On Writing: The Aerial Perspective

Monday, 2 April 2012

George Silk

Last night, I read a very interesting article called ‘The Need to Learn’ by John Berger in issue 88 of Brick Magazine (kindly sent to me by Jane). In it, he talks about the French Resistance during World War Two, the Strauss-Kahn affair, and the increasing globalisation of the modern world. At the heart of his essay is a basic call-to-arms: a need to say ‘no’ in our current economic and cultural climate where ‘resistance’ seems to be more of an ‘act’ rather than action. He describes a demonstration in France where numerous economic and political issues are aired in one big gathering, and where words are linked to concerns that are firmly planted ‘on the ground’. That is, words which are about survival, individuality, and saying ‘no’.

In contrast, Berger argues, the globalised world we live in is not about the ‘ground’ level or the individuals who populate it, but rather, is about the ‘aerial’ perspective. Writing about Strauss-Kahn, Berger notes that the ‘IMF, of which he was managing director, proceeds according to a sophisticated logic that is aerial, concentrated upon the virtual; upon speculation about risk, tendencies, and estimation of profitability; upon the constant of the ever-elusive confidence of investors. To such an aerial worldview, what happens on the ground, like any form of collateral damage, is incidental and without far-reaching importance. Generally speaking, according to this logic, it can be ignored.’

My mind works in strange ways sometimes when I read something that impacts me at a particular moment. This is especially true when I’ve been working long hours and I’m tired, like I was for much of last week and the weekend. I don’t know if my thoughts would have strayed in the direction I’m about to explain if I had not been so tired when I read Berger’s essay. He is not saying anything that I don’t already know, or that I haven’t read before by others. But he says it in a way that instinctively resonates with me, at this very moment, when my body is aching and I’m exhausted from work.

The past week for me has been all about the aerial view: keeping one foot in front of the other, ticking things off a to-do list, being ‘practical’ (whatever that means). Everybody goes through these stressful weeks at work, I’m not unique. However, when I undertake such long weeks of work without a break for my own writing, I often have this out-of-body feeling, like I’m floating above myself. It honestly feels like the ground has been pulled from beneath me and I have this unsettling disoriented feeling until the moment when I get spare time to sit with my notebook or my laptop and write.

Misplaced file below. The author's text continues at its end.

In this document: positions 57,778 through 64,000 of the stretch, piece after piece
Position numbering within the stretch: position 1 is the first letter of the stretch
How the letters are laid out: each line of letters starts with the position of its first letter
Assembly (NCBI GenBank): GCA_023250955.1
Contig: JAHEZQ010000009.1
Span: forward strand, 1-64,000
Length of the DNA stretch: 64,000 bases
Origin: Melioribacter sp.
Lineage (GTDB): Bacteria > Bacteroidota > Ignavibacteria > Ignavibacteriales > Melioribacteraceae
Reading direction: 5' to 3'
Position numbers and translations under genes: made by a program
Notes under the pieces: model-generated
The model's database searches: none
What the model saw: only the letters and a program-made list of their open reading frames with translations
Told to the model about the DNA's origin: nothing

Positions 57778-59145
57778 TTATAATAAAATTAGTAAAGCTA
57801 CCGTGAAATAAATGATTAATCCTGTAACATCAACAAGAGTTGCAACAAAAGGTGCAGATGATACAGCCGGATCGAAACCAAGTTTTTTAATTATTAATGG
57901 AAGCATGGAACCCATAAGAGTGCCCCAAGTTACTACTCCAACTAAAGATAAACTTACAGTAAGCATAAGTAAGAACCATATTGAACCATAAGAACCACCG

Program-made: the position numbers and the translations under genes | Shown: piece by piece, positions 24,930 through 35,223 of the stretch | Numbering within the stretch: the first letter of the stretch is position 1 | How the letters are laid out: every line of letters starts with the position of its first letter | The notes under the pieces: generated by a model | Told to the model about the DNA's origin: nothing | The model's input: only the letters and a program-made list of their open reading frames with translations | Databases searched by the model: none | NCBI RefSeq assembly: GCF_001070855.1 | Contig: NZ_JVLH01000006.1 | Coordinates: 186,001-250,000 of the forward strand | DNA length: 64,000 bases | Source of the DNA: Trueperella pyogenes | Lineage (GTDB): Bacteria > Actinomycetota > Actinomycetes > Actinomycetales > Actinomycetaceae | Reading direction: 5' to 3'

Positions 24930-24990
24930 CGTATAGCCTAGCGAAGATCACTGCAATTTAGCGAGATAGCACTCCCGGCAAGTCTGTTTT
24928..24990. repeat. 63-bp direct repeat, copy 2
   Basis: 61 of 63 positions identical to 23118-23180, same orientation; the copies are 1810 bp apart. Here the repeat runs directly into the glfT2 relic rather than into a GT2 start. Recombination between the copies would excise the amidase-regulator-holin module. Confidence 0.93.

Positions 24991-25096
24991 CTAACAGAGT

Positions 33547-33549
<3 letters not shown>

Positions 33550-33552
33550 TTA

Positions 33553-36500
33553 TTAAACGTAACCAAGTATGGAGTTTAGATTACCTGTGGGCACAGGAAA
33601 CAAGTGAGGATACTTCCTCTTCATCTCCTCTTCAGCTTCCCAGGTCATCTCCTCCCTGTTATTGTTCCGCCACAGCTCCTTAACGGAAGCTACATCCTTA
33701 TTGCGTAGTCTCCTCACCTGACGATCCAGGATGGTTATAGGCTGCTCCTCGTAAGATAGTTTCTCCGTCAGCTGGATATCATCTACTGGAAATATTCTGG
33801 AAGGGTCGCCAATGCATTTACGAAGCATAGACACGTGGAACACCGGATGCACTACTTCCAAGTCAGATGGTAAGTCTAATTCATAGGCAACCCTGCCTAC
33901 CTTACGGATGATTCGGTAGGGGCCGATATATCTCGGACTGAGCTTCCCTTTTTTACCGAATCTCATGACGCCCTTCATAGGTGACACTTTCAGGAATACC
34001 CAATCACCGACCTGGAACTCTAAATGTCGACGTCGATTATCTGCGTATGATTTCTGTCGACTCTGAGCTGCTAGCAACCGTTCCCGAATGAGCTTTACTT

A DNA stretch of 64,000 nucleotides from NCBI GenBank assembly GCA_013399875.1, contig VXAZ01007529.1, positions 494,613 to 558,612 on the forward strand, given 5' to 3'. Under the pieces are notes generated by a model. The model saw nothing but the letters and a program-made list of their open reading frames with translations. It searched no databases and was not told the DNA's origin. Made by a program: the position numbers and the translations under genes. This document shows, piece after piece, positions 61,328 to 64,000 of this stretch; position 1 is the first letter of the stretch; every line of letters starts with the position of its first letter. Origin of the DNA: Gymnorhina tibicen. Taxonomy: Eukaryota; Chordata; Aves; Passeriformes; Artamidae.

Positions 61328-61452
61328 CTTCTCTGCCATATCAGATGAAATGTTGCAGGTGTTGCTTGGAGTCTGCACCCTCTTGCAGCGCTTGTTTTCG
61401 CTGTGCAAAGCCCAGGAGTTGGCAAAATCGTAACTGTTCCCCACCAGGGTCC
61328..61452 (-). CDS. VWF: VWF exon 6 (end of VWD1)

I find it so ironic, therefore, that the process of writing is often viewed as something airy and aerial itself when in fact for me it’s a form of ‘grounding’. I guess you could say that one of the functions my writing performs is a way of letting me say ‘no’ to the world; not to childishly escape it, but to resist the image of myself as defined by what I do (i.e. my job) rather than what I am. I don’t think my writing process is really that different from the pleas for individual recognition those demonstrators in France were talking about, because there’s a limit to our individual tolerance of the ‘aerial’ perspective that views us as insignificant worker-ants. So here’s to catching up on sleep and finding time to write.

Image credit: On top of the Cathedral of Learning watching the 1960 World Series, by George Silk, from Life Magazine image collections.


ronnie said...

I'd love to read the Berger piece (maybe I'll just have to wait until its made into a film...) but if indeedy its all about saying 'no' and acting (rather than participating in 'an action')to current climes (especially to what masquerades as an artworld) wellllll I'm in!

and as for the aerial view? I don't know if what I'm about to say is in line with Berger et al - but I think all this global aerial viewing has a LOT to answer for.... (I'm a feet-on-the-ground, hands-in-the-dirt, shoulder-to-the-wheel kinda gal) .... when we forget that figures on a pie chart represent real people and real lives - welllllll we totally bugger everything up don't we..... (or they...)

sweet dreams

Amelia said...

I agree that the simple act of saying no, of going against the current has a greater impact in society in general. I'd really like to read that essay it sounds very interesting.

I can definitely see the aerial view metaphor being applied in my aspects of current life.

Nit said...

It's interesting, your piece, as I never thought of writing as something airy either. Spoken words are as a rule that way, and they are meant to be, in my mind at least. Conversations are always vague and that's their charm, where, as you say, writen words are more grounding. The whole process is actually "grounding", isn't it? the fact that you choose that word over the other, and you prefer to use that style over another, etc. Writing always seems to me kind of like puting your thoughts in reins and give them a new purpose.

Caitlin Henderson said...

I'm not sure how I would describe my feelings on writing. It's something that I don't really understand and feel as though I never will. I've never really identified as a writer and I haven't written anything since I completed my undergrad last May. But I also feel less grounded than ever, so maybe writing does have something to do with it... who knows? May I should give it another try :)

rooth said...

That's an interesting way of putting the feeling you get when you write and it's making me pause and think about why it is I write and what sensation I get from it

Rambling Tart said...

I will have to contemplate the aerial view for a world view, but I am fond of the philosophy for myself. It's something I've been thinking of recently, the calming impact of stepping back, stepping UP, and looking down on my life, my people, my little world. Somehow there is peace in such a view, and clarity.

Sophia said...